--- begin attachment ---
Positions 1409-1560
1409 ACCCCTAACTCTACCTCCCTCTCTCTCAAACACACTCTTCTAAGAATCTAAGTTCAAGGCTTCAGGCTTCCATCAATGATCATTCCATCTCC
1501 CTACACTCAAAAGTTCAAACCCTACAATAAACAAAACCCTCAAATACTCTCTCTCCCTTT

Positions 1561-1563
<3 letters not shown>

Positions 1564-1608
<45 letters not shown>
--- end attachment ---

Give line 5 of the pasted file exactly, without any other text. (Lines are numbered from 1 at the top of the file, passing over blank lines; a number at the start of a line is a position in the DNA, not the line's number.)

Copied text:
<3 letters not shown>